The number of future floating production projects in the bidding or planning stage grew to 233 projects a year ago, up from 141 projects five years ago and 94 projects a decade ago, according to a recent study by Washington, D.C.-based International Maritime Associates Inc. (IMA).
Potential deepwater projects should grow significantly over the rest of the decade, said Jim McCaul, head of IMA, in a July 31 press statement. According to IMA’s recent report, the global floating production sector has been particularly active in recent months, with 10 production floaters ordered since March 2013, including a record $3 billion floating production storage and offloading (FPSO) vessel order for Total S.A.’s Egina project in Nigeria and two $1.8 billion FPSOs leasing deals announced for Brazil by SBM Offshore for Petroleo Brasiliero S.A.’s Lula Central and Lula Alto fields.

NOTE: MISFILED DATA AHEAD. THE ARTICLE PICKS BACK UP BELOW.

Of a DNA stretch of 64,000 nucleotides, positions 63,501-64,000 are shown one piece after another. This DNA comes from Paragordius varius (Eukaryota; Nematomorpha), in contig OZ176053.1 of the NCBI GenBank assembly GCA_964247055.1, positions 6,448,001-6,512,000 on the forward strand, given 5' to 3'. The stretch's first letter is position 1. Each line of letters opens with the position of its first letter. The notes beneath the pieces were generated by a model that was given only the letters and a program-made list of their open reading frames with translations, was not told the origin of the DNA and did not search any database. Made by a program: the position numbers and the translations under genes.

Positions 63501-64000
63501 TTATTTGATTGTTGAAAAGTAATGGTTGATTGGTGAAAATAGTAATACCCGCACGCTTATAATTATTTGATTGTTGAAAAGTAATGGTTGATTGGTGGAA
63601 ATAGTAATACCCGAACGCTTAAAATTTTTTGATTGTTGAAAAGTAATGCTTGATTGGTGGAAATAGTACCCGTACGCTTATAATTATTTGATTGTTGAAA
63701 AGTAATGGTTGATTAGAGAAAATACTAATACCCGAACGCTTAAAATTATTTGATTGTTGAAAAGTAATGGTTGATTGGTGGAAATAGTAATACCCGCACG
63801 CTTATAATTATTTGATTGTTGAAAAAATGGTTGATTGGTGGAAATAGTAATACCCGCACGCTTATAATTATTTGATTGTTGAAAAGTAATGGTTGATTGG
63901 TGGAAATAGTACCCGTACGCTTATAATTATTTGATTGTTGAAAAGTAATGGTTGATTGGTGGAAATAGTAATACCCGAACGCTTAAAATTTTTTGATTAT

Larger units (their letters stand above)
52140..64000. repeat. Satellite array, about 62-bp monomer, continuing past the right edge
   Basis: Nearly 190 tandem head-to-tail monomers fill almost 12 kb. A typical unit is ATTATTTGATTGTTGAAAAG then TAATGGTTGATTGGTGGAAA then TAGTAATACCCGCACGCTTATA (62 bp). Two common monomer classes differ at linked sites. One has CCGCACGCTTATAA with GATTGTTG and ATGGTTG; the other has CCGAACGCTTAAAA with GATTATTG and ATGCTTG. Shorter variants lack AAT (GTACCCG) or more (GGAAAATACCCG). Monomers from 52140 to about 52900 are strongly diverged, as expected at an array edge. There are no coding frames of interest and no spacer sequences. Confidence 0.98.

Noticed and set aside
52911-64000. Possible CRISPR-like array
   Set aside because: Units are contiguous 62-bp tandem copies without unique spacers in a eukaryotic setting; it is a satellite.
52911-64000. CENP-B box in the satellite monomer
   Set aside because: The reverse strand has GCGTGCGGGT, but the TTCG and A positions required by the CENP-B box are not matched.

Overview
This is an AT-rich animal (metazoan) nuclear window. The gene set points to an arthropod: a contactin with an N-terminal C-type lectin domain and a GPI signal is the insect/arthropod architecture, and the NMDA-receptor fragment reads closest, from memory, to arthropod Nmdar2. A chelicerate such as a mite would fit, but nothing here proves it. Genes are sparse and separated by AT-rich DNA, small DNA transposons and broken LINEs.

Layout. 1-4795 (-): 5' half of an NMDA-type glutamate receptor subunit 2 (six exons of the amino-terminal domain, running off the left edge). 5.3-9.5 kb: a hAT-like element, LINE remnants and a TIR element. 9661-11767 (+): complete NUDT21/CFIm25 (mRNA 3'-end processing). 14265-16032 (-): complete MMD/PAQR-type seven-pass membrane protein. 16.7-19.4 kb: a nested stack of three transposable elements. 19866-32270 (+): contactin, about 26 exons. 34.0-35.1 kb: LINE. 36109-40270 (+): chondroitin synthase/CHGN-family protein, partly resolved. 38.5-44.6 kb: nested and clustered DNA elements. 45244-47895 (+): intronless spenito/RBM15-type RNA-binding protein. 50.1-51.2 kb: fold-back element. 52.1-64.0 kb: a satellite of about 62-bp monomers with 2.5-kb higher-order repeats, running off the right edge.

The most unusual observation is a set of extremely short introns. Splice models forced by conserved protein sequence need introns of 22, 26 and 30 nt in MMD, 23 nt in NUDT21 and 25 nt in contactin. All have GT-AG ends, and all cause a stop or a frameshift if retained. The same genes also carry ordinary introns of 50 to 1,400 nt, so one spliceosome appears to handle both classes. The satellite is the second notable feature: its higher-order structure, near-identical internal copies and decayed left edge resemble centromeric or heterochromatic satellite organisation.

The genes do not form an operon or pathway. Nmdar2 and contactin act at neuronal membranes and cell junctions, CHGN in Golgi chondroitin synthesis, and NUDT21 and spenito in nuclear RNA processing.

Other floating production contract activity seen in recent months include Chevron Corp.’s Rosebank FPSO in the Shetland Islands, Total S.A.’s Moho Nord production barge offshore the Congo in West Africa and Royal Dutch Shell plc’s Stones FPSO in the central U.S. Gulf of Mexico.
“Oil demand keeps growing, the futures market points to $90+ oil through the decade, deepwater drill contractors are running at full load and 90+ additional drillships/semis are scheduled for delivery over the next few years,” McCaul noted. “These new drill units will increase deepwater drill capability by 30 percent and remove a bottleneck that has constrained exploration and development in deepwater.”
Seventy-two production floaters comprise the current order backlog worldwide.
These floaters include:
The delivery of this equipment will boost the world’s production floater inventory by 27 percent.
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